Humble former nurse saved cyclist's life
A former nurse quietly going about his business on a Saturday afternoon saved a Christchurch man's life and went on his way.
Paul Mathews, 63, has been looking for the man who gave him CPR after he had a seizure and fell off his bike about 4.30pm on Saturday.
The full-time Salvation Army volunteer woke up in Christchurch Hospital about four hours later with no idea how he got there.
"I was at a conference at the church and left at 4pm. I went to the supermarket, got a few groceries, hopped on my bike to get home and that is when it happened," he said.
"I was unconscious and woke up in hospital at about 8.30pm. I must have had a seizure. I believe it was an epileptic fit."
Mathews said a stranger gave him CPR until a St John ambulance crew arrived.
Then they disappeared.
"I would like to meet the person and, from the bottom of my heart, say 'thank you'. He obviously knew what he was doing''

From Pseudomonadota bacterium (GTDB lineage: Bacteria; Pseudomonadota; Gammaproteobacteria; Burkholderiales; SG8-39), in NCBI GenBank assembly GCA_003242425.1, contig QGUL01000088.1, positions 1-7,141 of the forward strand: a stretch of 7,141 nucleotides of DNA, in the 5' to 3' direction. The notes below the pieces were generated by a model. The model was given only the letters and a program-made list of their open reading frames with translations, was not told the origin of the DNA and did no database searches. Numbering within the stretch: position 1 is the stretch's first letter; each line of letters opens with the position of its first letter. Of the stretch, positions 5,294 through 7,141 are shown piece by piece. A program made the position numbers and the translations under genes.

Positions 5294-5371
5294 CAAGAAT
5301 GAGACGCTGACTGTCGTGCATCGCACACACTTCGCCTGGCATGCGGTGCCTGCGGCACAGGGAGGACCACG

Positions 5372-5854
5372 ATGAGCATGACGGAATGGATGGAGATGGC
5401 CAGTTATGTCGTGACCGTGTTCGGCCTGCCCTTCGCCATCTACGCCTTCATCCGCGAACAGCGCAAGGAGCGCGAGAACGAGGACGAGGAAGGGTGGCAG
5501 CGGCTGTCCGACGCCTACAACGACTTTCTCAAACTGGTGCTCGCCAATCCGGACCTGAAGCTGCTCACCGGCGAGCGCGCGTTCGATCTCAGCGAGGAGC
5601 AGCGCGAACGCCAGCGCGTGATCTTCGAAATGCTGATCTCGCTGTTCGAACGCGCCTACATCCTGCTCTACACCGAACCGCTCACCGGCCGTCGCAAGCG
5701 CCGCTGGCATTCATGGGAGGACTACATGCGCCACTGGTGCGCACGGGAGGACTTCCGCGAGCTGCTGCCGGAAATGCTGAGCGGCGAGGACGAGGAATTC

Professor Simon Kingham, of the University of Canterbury, got in touch with The Press yesterday and outed his ''humble'' friend Wayne Cumming.
Kingham said Cumming, a former nurse, told him about what he had done on Sunday before heading off on holiday.
''He said he saw this guy on the road and lots of people standing around not knowing what to do. He tested the vital signs, which made him decide to do CPR. He could not find a pulse.''
Kingham said his friend had a plastic face mask handy so he was able to give Mathews mouth to mouth.
When an ambulance crew arrived he ''just carried on to where he was going'', he said.
''He just sort of told me by the by, as though, 'This is what I did on Saturday'. He is a very quiet, humble, nice guy.''